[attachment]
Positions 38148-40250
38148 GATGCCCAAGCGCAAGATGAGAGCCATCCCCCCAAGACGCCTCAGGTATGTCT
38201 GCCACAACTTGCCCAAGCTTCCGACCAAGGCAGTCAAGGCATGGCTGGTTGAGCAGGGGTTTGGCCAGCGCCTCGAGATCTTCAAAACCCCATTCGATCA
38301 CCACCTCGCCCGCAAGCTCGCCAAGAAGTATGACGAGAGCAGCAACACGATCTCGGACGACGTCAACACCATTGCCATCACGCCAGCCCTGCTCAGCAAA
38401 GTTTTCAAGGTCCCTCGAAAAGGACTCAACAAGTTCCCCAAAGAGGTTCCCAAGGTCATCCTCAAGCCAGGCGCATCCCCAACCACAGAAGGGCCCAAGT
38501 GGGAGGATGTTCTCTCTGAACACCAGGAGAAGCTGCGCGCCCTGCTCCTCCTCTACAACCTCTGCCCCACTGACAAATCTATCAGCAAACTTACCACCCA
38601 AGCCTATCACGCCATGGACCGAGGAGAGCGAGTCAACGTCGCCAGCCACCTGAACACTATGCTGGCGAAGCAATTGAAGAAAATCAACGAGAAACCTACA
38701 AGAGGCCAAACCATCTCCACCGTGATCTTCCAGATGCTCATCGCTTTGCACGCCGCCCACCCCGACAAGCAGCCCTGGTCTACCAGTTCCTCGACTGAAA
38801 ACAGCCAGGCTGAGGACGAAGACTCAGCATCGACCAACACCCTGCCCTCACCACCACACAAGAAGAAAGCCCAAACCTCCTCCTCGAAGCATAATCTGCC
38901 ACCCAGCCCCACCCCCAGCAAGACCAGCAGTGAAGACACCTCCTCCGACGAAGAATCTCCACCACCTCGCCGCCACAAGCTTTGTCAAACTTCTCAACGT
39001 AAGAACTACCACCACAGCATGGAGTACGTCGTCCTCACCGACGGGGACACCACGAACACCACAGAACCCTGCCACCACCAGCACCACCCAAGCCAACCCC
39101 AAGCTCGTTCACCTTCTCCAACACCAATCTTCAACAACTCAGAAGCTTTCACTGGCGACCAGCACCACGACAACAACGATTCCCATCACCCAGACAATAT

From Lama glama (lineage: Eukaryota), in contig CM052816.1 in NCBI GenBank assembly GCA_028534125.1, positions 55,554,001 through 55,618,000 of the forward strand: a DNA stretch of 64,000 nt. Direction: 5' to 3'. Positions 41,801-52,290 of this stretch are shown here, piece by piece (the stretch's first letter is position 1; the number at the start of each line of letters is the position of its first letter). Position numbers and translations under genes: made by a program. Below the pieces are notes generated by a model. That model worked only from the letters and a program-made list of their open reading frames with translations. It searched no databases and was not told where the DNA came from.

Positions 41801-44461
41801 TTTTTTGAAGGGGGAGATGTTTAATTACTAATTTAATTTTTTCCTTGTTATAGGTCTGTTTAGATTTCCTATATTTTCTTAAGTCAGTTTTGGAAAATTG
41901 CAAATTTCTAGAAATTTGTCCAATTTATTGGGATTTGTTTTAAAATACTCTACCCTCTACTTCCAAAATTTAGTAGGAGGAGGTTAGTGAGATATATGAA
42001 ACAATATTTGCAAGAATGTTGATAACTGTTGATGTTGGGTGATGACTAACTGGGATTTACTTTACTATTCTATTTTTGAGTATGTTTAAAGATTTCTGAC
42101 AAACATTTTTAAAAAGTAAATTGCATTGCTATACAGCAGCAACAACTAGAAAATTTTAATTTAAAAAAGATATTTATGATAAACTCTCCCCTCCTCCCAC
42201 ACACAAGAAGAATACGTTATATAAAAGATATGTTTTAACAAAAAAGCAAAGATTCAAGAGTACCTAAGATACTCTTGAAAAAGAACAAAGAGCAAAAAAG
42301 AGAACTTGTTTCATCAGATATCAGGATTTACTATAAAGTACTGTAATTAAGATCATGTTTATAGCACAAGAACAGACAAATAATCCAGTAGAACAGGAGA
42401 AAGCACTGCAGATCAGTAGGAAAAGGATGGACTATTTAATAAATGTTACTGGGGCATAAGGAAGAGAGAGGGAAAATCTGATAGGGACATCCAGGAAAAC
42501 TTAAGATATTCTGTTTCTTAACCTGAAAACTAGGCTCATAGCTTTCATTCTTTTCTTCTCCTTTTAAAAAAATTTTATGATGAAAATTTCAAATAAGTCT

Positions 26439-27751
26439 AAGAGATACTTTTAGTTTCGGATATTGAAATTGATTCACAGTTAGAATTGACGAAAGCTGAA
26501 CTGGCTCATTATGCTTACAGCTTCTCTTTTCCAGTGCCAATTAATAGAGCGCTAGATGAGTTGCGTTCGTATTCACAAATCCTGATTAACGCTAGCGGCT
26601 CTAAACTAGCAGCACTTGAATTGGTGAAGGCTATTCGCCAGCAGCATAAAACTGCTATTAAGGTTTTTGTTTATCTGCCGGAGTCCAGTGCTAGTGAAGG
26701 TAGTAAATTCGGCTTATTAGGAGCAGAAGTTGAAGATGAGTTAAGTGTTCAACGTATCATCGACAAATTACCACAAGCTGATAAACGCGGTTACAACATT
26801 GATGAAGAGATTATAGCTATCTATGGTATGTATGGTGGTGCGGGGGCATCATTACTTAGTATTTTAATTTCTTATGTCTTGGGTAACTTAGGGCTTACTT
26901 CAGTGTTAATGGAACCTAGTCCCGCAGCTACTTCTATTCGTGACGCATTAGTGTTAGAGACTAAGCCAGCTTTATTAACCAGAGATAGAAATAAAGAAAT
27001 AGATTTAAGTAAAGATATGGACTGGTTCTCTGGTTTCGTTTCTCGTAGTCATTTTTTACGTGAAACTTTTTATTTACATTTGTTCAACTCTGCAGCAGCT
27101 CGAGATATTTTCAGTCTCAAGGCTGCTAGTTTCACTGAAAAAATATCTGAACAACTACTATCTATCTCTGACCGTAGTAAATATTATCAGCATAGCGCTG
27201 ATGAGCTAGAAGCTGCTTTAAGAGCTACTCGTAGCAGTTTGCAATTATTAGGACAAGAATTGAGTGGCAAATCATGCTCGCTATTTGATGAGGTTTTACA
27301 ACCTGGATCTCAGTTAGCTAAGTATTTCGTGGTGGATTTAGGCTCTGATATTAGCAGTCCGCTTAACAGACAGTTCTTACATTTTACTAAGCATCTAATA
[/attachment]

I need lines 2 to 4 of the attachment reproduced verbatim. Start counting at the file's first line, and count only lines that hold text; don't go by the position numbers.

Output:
38148 GATGCCCAAGCGCAAGATGAGAGCCATCCCCCCAAGACGCCTCAGGTATGTCT
38201 GCCACAACTTGCCCAAGCTTCCGACCAAGGCAGTCAAGGCATGGCTGGTTGAGCAGGGGTTTGGCCAGCGCCTCGAGATCTTCAAAACCCCATTCGATCA
38301 CCACCTCGCCCGCAAGCTCGCCAAGAAGTATGACGAGAGCAGCAACACGATCTCGGACGACGTCAACACCATTGCCATCACGCCAGCCCTGCTCAGCAAA